Hawaii agency rejects plans to develop key Kewalo Basin Harbor lot

The Hawaii Community Development Authority is scheduled to hear plans from The Howard

The Hawaii Community Development Authority is scheduled to hear plans from The Howard

The Hawaii Community Development Authority rejected Wednesday two developers’ plans to develop a key portion of the lands surrounding Kewalo Basin Harbor in the Honolulu neighborhood of Kakaako, but approved The Howard Hughes Corp.’s plans for the two other lots.

John Whalen, chairman of the HCDA board, said that the lot that both developers had plans for— the former McWayne Marine Supply site — is a key piece out of all of the three lots in question.

“The board has lots of concern with significant commercial development around the harbor and how it fits in with the central function of Kakaako as a harbor and accessibility for public uses,” he said. “Leasing public lands is a serious issue and commitment, particularly in public lands where there is adjacent public use. We understand the need to raise revenue for the state, but there are other ways we can do that and keep public spaces [intact].”

Whalen also had concerns that the current board did not issue the original request for proposals for the development of the three sites surrounding the harbor.

The Texas-based developer, The Howard Hughes Corp., had plans for all three parcels surrounding the harbor — the former McWayne Marine Supply site, the charter boat building site and the former National Oceanic and Atmospheric Administration lot.

Kewalo Waterfront Partners, which includes Japanese-based firms Good Luck International Corp. and Hinamari Hawaii Inc., had plans to renovate four buildings totaling 45,000 square feet at the former McWayne Marine Supply site. Although Kewalo Waterfront Partners only submitted a plan for this site, it did plan to do small renovations at the other two lots.

Its original plan that mostly remains the same for the former McWayne Marine Supply site, which is between Ala Moana Beach Park and Kewalo Basin Harbor, includes a permanent indoor farmer’s market, food halls, a chef’s club, a signature cafe, a beachside cafe, a multi-use venue that could host weddings, a live music venue, a sunset lounge, a public viewing dock, a lei stand, a community garden, a water feature and a parking structure.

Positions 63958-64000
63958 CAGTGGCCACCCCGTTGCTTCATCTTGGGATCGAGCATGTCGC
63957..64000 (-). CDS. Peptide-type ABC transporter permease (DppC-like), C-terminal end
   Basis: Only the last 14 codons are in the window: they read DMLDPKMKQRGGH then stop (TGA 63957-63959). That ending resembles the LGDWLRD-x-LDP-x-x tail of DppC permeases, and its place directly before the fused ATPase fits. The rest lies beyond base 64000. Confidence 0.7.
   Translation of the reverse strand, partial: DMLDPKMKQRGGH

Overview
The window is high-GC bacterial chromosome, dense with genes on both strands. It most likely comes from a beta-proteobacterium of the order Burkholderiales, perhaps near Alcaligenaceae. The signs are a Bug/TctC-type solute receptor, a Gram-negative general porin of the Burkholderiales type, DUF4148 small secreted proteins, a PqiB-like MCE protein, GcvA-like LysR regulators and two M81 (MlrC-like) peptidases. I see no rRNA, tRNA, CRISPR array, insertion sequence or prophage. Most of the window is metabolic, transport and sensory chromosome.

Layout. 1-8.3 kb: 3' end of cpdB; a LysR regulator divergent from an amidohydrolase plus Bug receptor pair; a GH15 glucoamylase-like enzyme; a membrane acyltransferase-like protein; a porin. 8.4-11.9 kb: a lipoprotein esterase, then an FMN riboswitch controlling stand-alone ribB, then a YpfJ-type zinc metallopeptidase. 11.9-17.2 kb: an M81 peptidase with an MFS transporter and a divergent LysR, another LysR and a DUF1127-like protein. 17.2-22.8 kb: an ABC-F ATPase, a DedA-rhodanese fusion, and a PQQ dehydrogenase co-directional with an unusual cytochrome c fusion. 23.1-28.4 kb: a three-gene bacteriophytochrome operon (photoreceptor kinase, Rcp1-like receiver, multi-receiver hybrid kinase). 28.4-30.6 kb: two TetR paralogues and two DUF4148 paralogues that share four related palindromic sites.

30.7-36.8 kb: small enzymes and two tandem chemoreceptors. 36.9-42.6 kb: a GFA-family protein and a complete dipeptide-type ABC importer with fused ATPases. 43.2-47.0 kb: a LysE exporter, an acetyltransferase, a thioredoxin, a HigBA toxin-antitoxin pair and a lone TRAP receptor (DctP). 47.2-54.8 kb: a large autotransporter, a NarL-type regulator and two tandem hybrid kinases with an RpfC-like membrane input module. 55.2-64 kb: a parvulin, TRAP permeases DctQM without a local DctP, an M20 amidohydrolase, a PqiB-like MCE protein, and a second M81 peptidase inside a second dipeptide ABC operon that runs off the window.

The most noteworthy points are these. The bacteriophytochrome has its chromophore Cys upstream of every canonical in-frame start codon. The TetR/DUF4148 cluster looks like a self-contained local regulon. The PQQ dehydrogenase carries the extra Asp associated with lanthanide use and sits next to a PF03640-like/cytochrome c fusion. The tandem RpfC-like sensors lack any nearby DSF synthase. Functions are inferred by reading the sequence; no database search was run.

Kewalo Waterfront Partners, in its updated plan, broke the buildings down into five parcels, included a convenience store, and refined the project’s architecture. Building heights also were lowered and more ground level parking was added.

The Kewalo Waterfront Partners’ project, over a 30-year span, would’ve brought in more than $100 million in lease revenue. It also would’ve been responsible for $1 million in off-site infrastructure improvements, create 800 jobs and 250 parking stalls.

Howard Hughes, whose 60-acre Ward Village master-planned community is across the street and which manages the harbor, significantly scaled down its plans, including doing more landscape improvements and upgrades to the lot between Ala Moana Park and Kewalo Basin Harbor.

At the charter boat building lot, the developer plans to add grab-and-go vendors that will provide items such as bottled water, sunscreen, slippers and towels, as well as a take-out lunch place.

The HCDA voted 6-2 to approve Howard Hughes’ plan for this lot.

In the former NOAA lot, the developer plans to pay homage to the “ice house” that was once located at the site and was used to supply ice to harbor-based fishing boats. The Kewalo Ice House would be transformed to include indoor-outdoor courtyards, bringing people together with shared interests in art, food, music and the ocean.

The state agency voted 5-3 to approve the developer’s plan for this lot.

In total, Howard Hughes lowered its project cost for improvements to the existing buildings and open spaces to $6 million.

Duane Shimogawa
Pacific Business News


On January 30, 2015, Ward Village held the second community meeting to discuss the planning for Kewalo Harbor at the Net Shed (Kupu Training Facility) at Kewalo Harbor.

Like the first meeting held in November, nearly 100 community stakeholders and officials attended the presentation. However, the main focus of this meeting was on what Kewalo should be. A short presentation was given, outlining concepts for the master plan that were derived from feedback received from the last meeting. Those concepts became the framework for the master plan’s vision:

Kewalo should be:

Makai – Our Community Gathering Place
Pilina – A connection to the waterfront
Piko – A diverse working harbor
Kauhale – An urban fishing village
Kahakai – A unique beach experience
Kai – A family ocean destination
After the presentation, an ‘open house’ session allowed guests to freely peruse the various plans, sketches and imagery to ask questions and provide additional feedback to the development team.


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